Every Friday writers worldwide gather round the virtual fireside of Rochelle Wisoff and share stories of 100 words, prompted by a common photograph, and exchange constructive criticism. You don’t have to write to read. Click on the blue frog at the end of my story to access all the other stories written to this week’s prompt. Readers’ comments are welcome.
This week’s photo prompt is courtesy Rochelle Wisoff Thanks, Rochelle. Here’s the (111-word) story your photo inspired:
The Shadowfall Quilt
She’d stitched many quilts. They’d gone to the four corners. She needed now to put away her needles and decided on one final quilt, to represent her life.
In her quilting chair on the veranda, she dreamt. The house across the way was staring at her. From its long black door, a voice said, “the sun never knew how wonderful it was until it fell on the wall of a building.”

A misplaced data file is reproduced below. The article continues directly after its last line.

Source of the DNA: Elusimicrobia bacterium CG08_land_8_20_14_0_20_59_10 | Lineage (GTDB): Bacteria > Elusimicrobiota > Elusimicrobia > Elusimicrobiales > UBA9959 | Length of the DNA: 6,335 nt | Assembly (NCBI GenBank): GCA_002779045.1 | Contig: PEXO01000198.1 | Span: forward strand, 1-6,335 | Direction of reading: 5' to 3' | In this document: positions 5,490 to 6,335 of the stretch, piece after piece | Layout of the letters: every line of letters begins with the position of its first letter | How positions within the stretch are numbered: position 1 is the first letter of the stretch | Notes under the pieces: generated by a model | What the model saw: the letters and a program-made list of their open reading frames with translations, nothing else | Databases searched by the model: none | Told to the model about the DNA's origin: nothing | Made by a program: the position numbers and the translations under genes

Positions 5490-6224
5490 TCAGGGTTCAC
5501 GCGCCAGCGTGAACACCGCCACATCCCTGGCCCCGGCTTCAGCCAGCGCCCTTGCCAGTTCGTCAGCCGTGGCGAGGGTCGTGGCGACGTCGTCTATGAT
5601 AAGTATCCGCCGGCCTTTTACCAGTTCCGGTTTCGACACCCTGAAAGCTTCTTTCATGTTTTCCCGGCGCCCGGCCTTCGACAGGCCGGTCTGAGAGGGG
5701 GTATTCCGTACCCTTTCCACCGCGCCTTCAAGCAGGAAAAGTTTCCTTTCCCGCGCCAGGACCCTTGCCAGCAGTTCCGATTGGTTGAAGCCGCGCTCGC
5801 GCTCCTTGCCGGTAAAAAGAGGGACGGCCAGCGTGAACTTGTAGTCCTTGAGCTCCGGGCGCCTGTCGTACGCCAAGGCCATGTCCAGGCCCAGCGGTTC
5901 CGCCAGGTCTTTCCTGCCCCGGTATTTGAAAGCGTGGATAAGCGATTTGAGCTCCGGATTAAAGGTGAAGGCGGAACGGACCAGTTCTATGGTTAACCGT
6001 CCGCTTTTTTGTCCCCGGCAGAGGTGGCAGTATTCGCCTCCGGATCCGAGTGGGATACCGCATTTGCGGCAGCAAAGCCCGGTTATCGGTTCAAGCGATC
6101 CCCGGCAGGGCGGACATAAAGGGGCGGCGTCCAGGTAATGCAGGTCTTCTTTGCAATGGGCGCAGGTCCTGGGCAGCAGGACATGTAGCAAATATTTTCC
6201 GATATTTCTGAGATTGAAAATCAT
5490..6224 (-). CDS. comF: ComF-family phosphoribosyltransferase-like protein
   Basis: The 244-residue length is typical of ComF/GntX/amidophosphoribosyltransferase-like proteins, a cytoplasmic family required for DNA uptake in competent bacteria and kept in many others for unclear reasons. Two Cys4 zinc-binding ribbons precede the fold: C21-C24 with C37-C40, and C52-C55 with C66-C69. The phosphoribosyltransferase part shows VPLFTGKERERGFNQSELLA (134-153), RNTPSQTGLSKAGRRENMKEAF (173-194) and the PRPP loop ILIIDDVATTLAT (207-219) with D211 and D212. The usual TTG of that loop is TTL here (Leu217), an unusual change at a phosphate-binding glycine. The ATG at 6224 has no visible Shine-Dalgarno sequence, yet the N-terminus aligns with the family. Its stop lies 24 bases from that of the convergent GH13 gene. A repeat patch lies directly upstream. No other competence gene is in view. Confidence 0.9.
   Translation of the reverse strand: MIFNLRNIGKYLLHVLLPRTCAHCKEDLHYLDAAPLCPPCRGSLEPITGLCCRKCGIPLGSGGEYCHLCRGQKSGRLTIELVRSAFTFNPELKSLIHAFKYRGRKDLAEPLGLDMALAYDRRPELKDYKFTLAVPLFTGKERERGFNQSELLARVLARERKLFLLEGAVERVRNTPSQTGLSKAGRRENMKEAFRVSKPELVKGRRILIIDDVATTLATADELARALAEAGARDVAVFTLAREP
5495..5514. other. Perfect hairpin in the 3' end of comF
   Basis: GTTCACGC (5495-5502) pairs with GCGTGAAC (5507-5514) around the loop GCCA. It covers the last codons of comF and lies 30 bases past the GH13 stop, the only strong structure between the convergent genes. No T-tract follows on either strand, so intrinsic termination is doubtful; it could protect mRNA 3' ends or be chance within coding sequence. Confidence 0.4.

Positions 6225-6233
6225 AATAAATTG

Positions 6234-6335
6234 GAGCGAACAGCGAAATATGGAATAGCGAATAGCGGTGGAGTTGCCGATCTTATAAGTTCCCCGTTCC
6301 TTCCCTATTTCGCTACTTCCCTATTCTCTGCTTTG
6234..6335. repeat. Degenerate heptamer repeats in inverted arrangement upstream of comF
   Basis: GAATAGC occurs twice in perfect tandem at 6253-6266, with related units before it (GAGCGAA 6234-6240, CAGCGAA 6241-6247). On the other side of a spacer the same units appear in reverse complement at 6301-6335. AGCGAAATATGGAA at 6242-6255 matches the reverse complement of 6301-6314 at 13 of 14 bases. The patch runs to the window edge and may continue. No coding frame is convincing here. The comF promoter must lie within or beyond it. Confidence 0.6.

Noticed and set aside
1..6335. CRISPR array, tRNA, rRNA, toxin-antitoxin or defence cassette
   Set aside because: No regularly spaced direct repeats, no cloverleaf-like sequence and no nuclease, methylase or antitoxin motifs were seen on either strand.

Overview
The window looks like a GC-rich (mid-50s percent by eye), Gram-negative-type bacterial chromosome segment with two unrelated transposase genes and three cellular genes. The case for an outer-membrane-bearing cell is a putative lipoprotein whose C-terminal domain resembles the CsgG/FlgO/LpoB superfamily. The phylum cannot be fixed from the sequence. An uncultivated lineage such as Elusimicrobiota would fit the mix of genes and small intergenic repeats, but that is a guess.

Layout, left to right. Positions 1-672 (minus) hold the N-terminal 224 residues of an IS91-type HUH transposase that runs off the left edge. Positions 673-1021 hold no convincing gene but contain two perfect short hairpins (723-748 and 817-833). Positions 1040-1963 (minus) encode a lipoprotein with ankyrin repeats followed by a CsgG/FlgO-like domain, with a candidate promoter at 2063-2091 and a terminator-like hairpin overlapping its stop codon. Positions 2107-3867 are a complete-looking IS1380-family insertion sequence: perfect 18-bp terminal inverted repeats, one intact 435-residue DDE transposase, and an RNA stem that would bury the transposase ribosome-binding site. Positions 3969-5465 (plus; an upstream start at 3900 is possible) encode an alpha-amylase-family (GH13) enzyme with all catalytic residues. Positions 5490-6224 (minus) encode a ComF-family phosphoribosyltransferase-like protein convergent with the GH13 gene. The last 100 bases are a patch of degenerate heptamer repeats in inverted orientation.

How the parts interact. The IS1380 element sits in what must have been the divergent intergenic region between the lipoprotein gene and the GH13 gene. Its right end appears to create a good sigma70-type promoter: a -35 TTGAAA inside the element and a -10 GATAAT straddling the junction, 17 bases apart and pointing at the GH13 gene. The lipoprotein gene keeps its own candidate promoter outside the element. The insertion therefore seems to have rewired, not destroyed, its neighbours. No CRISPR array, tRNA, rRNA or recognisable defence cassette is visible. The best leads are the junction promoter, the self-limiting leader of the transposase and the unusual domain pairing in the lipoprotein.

When she awoke, the sun had cast a shadow of the railings – a row of shimmering diamonds. She patched the shadow into her quilt and into the diamonds stitched tales of times when her shadow fell upon a wall.
P S I didn’t make the 100 word limit with this one, but doesn’t my 111 look like those veranda railings? Or maybe, three quilting needles?
“The sun never knew how wonderful it was until it fell on the wall of a building,” is a quote by American architect Louis Kahn (Itze-Leib (Leiser-Itze) Schmuilowsky) and appears in Jun’ichirō Tanizaki‘s essay on aesthetics, In Praise of Shadows.